2. Use Block Heaters
Block heaters can help when winterizing a diesel engine by warming the engine block and the coolant or oil in your equipment. This process allows you to start the machine smoothly in cold conditions. Cool temperatures can cause oil to thicken, which makes it more difficult for the engine to turn over. Starting the engine without warming could increase wear and tear because the oil won’t circulate as effectively.
To get the most out of the block heater, plug it in roughly three hours before you use the equipment.
3. Ensure Engine Operating Temperature
A warm engine operates more efficiently than a cold engine. You can prevent valves in your equipment from sticking by running the engine before using the equipment. Cycle through the machine’s function before beginning work for the day to distribute heat and ensure no issues could cause you to pause in the middle of a job.
Also, keep batteries warm and fully charged. Warm temperature allow batteries to aid easy starting and prolong their life span. When you’re not using the batteries, store them in a room-temperature location.
4. Monitor Tire Inflation
At the start of each shift, inspect your tires to ensure they have the proper pressure for operation. Cold air can cause tires to lose air much faster, and deflated tires can lead to poor efficiency and machine wear and tear.
Inflate tires in a warm location to help the bead seat better. You can eliminate ice crystals by using dry nitrogen gas to inflate the tires. Evaluate the necessary pressure for your tires by determining the temperature you’ll be operating in and the machine’s specific recommendations.
5. Conduct Visual Inspections
Daily or weekly visual inspections will empower you to identify any potential problems before operating the equipment. While inspecting your equipment, look for work spots, scratches and cracks.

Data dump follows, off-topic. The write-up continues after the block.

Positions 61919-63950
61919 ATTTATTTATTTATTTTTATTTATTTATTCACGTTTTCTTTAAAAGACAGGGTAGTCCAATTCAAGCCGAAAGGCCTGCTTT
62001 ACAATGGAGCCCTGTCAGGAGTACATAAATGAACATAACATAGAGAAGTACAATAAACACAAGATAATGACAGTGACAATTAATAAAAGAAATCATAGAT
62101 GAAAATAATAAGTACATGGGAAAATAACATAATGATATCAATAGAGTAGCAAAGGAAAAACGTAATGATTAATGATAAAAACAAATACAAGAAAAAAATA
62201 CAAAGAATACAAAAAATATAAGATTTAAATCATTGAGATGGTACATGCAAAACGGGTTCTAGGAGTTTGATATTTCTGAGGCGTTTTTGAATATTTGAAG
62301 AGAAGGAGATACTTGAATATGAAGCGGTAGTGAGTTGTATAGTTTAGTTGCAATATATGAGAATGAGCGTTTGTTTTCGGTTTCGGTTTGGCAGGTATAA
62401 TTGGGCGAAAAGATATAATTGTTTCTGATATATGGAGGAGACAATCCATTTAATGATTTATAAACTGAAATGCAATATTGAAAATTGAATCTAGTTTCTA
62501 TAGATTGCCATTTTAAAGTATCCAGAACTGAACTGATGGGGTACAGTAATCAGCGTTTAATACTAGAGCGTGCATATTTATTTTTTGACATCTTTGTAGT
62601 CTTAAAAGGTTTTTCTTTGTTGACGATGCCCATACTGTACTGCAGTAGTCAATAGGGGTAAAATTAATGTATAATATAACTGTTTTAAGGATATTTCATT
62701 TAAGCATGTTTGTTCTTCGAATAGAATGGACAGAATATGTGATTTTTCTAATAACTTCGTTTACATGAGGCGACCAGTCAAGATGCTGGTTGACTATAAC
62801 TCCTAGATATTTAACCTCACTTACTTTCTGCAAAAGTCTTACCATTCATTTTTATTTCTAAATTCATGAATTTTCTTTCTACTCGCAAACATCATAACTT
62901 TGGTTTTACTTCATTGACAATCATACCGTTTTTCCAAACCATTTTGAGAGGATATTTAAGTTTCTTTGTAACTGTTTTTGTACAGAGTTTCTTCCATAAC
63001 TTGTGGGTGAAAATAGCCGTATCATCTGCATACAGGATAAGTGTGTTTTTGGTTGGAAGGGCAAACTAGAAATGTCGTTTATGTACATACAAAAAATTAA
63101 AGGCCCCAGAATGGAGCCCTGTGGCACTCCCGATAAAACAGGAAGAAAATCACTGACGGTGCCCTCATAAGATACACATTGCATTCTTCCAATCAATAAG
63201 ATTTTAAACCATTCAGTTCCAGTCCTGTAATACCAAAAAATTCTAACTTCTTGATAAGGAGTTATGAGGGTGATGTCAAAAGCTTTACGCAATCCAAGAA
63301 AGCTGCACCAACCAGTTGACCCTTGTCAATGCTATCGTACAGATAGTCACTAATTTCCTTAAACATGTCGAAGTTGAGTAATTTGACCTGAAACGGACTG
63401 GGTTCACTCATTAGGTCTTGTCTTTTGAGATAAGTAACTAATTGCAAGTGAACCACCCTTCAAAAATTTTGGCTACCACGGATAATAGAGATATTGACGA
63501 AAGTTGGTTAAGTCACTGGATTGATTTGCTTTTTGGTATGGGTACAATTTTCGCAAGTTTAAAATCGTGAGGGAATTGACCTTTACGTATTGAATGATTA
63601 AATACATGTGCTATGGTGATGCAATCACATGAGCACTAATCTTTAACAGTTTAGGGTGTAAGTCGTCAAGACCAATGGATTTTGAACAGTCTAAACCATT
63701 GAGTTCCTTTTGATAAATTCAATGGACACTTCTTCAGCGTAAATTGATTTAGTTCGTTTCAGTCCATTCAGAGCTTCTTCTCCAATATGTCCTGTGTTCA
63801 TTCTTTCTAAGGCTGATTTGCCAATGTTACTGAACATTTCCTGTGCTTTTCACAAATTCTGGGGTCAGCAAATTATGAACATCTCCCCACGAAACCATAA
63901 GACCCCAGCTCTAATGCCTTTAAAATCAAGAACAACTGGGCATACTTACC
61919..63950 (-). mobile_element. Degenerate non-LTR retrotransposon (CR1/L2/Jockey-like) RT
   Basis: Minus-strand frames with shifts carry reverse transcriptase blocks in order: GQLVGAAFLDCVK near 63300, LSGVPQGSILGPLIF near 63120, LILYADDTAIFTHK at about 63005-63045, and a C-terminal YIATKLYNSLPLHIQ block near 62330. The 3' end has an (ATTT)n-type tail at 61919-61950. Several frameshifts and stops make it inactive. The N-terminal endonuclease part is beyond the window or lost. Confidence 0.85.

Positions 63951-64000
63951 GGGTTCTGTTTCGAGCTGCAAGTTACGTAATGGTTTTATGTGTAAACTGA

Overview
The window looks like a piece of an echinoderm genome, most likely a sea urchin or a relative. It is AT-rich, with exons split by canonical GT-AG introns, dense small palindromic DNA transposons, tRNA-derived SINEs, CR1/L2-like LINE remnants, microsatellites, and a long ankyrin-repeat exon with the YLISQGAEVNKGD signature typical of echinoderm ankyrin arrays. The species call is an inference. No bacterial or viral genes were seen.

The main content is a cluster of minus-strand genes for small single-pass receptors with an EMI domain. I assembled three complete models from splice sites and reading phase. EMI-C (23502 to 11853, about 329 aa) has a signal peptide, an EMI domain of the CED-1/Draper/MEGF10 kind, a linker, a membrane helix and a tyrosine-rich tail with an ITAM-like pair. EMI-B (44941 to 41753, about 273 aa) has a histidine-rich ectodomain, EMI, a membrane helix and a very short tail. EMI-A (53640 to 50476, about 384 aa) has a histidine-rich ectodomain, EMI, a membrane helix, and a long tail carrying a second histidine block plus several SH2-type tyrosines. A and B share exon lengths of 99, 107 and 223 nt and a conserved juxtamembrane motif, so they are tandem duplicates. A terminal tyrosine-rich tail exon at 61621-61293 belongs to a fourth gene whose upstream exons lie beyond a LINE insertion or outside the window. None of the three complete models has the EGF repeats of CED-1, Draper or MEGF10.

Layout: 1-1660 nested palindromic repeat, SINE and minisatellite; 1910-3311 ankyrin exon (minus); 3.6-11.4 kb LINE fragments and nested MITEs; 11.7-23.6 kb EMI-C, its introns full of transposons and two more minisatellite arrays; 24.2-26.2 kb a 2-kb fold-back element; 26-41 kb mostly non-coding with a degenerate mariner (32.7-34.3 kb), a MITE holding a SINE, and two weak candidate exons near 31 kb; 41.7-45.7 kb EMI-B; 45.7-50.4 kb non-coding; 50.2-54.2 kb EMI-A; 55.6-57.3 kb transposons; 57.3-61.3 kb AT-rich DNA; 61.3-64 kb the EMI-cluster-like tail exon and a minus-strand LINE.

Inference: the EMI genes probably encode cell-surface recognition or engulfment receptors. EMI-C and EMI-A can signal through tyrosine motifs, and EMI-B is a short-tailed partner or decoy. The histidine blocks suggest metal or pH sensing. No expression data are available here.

You should evaluate the entire machine, but common areas to check include the tires, belts and hoses. During these inspections, be sure to remove any debris, snow or dirt that accumulates on the undercarriage or tires.
If you notice an issue with your equipment, label the piece as not ready for use and request a repair service.
6. Prepare Full Tanks
Fill the fuel tanks at the end of every shift. This process can help avoid a frozen tank, leading to operation failure or premature damage.
While preparing the tanks, be sure the tank is clean of debris, sediment and water, as these contaminants can affect machine function. Condensation can be a significant problem in the winter, leading to a buildup of water in the tank and freezing or corrosion as a result. A full tank minimizes space for other liquids, preventing water droplets from forming.
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At H.O. Penn Machinery, you can access an extensive catalog of new and used equipment to complete the most challenging jobs. H.O. Penn Machinery offers exclusive rentals of pavers, wheel loaders, articulated trucks and other Cat® construction machinery.
H.O. Penn makes it easy to complete jobs and minimize costs. Connect with our team to discuss your unique equipment needs.